"Due to the availability of capital and anticipation about growth (in L.A.'s tenant base and rental rates), we're seeing an acceleration of investment activity and a change in the dynamics of real estate ownership," said Brad Cox, who was just promoted to the senior managing director post within property services giant Cushman & Wakefield Inc.'s regional operations.

The "patient" institutions acquiring commercial buildings here today "are promising their investors higher rates of return and are willing to be aggressive in increasing rental rates," Cox added.

And as those aggressive investors are often paying close to a property's current "replacement cost," some entrepreneurial players are now solidifying plans for the first major "speculative" (i.e., not pre-leased) commercial development projects the area has seen this decade.

No one's broken ground yet, but plans for new office projects are inching closer to reality in the highest-demand areas such as the Burbank/Glendale vicinity and better Westside locales both driven primarily by expansion in the entertainment field.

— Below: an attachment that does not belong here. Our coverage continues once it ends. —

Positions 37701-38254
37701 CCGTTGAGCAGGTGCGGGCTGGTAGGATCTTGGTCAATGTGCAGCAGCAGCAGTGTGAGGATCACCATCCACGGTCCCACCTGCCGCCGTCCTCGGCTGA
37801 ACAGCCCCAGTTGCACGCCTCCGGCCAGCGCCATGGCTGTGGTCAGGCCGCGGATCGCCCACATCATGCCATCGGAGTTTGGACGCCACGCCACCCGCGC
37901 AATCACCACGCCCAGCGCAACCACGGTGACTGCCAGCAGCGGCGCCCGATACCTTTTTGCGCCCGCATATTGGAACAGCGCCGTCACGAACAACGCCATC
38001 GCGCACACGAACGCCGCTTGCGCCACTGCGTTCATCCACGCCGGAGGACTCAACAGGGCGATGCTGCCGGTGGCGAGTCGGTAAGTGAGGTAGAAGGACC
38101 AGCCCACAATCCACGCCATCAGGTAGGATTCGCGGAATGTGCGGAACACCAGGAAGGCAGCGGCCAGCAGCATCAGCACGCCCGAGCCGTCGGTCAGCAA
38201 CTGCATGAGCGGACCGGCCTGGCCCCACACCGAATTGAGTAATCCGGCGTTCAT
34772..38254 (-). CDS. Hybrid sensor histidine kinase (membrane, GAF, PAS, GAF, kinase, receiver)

Real estate's ties to entertainment are also driving interest in substantial new retail developments.

Well-known local developer Ira Smedra is moving along with plans for a big entertainment-oriented retail center in Westwood Village, aircraft leasing magnate Lou Gonda is said to be purchasing a high-profile Beverly Hills development site, and a team headed by mall giant TrizecHahn Corp. is promoting plans for a major redevelopment project in the heart of Hollywood.

Enviably capitalized TrizecHahn also played the key role in the other huge local office investment transaction that recorded on title records the same week the first quarter closed.

The Toronto-based real estate company teamed up with Goldman Sachs & Co.'s Whitehall real estate investment fund to acquire downtown L.A.'s 41-story Citicorp Center office highrise and adjacent Seventh Market Place retail center for a reported $130 million to $135 million substantially more than experts had predicted just last fall.

That deal closed March 31, the same week Prudential HealthCare announced its intentions to consolidate some 1,400 employees within 300,000 square feet at Garland Center, the former First Interstate Bank operations center just west of the Harbor Freeway (110) from downtown's highrise core.

That announcement, along with the confidence TrizecHahn and Goldman Sachs demonstrated with their acquisition, have already "helped generate a lot of enthusiasm about downtown," said Kathy Schloessman, senior vice president with big brokerage CB Commercial Real Estate Group.